Not Every Endodontically Treated Tooth Needs a Crown
Not every tooth that has been endodontically treated requires a crown to insure it has great longevity and doesn’t crack or fracture.
Very clearly the literature supports that molar teeth in the posterior absolutely must have four cusp coverage—a four-cusp onlay or a full coverage crown. We are trying to use the phenomenon of containment with strong ceramic or metal material around the entire circumference of the tooth. We are holding the buccal and lingual together and replacing the top of the root chamber, so the tooth doesn’t fracture.
Bicuspids that have been endodontically treated do not need two-cusp coverage if there have been no previous restorations and the endo access is very conservative. In the case of a premolar that has never had an MO, a DO, or an MOD, and has a tiny access hole, you can do a composite buildup or chamber retaining composite restoration. If the patient has high functional risk, a reasonable decision would be to restore the tooth with an onlay or crown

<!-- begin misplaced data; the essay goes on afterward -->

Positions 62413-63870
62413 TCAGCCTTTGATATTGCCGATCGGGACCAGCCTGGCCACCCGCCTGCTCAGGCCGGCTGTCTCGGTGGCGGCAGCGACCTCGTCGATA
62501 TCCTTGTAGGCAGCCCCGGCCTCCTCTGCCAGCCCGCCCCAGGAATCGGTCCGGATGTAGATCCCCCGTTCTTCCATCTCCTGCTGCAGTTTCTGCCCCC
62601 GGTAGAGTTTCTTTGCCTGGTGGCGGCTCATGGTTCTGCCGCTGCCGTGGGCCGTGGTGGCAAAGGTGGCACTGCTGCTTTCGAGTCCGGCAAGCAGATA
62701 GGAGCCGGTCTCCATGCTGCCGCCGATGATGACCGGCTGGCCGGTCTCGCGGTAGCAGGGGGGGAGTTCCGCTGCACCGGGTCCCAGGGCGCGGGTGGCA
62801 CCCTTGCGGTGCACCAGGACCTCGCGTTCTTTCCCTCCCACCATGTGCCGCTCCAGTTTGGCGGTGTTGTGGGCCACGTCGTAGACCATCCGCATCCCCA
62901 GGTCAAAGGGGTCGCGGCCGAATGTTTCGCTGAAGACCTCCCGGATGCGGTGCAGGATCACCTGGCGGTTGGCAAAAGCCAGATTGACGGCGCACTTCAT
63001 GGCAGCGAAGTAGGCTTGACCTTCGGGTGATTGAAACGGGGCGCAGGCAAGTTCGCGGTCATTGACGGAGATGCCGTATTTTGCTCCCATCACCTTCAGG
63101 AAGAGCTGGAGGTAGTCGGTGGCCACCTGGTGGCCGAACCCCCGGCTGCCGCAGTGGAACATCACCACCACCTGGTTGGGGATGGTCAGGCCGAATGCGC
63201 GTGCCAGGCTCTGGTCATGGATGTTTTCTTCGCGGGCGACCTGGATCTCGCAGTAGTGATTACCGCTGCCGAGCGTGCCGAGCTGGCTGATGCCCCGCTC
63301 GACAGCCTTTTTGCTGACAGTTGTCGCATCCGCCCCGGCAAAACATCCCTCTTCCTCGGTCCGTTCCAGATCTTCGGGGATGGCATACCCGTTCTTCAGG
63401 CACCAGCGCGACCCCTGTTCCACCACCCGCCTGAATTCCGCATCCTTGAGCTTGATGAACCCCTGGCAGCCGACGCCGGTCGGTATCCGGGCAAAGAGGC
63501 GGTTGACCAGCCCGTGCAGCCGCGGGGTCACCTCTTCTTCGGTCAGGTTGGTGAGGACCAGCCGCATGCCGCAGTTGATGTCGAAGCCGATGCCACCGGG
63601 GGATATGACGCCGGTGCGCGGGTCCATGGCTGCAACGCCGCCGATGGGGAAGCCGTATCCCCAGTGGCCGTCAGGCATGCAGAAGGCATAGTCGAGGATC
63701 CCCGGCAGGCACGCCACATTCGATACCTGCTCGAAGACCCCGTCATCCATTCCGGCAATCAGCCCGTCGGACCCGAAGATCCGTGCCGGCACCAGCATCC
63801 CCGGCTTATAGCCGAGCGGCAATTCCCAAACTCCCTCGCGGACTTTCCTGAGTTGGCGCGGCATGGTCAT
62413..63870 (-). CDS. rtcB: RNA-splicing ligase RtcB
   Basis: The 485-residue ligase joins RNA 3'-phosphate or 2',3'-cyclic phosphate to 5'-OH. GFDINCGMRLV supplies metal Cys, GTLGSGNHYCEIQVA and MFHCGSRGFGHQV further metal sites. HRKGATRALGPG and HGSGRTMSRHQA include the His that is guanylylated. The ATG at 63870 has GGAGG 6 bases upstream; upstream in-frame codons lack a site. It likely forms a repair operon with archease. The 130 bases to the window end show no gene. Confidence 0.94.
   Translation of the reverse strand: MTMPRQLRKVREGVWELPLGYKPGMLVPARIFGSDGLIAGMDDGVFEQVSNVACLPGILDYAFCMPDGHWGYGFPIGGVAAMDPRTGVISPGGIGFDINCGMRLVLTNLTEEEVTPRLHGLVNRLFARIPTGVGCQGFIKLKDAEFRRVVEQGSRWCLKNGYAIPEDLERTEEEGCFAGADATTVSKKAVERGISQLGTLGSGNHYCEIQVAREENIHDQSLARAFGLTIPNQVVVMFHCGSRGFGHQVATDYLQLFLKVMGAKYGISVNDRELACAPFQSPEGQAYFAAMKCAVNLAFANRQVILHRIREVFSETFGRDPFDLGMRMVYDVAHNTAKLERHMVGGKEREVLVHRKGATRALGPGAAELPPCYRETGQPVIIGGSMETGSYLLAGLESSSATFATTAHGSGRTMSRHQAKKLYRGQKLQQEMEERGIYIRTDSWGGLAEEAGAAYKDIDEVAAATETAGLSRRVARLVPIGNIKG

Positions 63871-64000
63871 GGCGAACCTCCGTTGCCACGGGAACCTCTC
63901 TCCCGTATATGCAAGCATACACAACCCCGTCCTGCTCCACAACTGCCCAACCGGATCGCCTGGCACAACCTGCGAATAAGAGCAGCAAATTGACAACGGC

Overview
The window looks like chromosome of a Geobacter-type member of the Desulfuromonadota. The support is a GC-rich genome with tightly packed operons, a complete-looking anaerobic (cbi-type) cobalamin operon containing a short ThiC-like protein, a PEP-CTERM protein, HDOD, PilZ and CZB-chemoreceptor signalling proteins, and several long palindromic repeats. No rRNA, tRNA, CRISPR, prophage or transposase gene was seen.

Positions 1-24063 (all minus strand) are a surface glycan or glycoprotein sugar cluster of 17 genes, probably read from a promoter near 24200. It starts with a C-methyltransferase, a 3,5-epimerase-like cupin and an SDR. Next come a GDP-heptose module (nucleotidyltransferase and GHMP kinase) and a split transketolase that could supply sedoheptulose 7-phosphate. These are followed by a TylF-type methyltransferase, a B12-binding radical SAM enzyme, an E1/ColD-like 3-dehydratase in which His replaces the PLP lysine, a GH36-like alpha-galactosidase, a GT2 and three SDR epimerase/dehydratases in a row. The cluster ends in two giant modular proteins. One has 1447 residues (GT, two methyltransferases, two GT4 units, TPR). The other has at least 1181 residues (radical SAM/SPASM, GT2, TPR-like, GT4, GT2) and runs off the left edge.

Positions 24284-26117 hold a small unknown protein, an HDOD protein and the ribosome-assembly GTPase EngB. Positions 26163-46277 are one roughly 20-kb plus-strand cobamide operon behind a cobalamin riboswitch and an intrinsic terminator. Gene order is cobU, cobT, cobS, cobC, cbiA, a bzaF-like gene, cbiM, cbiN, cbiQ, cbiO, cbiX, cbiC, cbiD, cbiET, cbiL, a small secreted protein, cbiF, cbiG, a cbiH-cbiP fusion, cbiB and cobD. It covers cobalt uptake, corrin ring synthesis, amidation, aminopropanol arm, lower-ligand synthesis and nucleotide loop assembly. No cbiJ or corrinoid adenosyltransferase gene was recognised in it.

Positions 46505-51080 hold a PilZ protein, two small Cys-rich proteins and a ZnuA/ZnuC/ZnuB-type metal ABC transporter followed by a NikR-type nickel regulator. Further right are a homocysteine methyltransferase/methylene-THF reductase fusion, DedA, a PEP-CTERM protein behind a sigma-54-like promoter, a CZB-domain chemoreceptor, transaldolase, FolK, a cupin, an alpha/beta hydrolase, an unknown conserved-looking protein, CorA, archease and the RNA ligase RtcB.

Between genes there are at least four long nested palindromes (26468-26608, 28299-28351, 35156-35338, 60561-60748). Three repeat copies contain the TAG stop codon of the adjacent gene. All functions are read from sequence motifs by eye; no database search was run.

There is no scientific support for doing a crown on an anterior tooth just because it has had endodontic therapy. We do a crown on an anterior tooth that has had endo when it is already structurally compromised, for example with previous mesial lingual and distal lingual composite fillings, missing tooth structure, and significant structural compromise between the endo access and other restorations.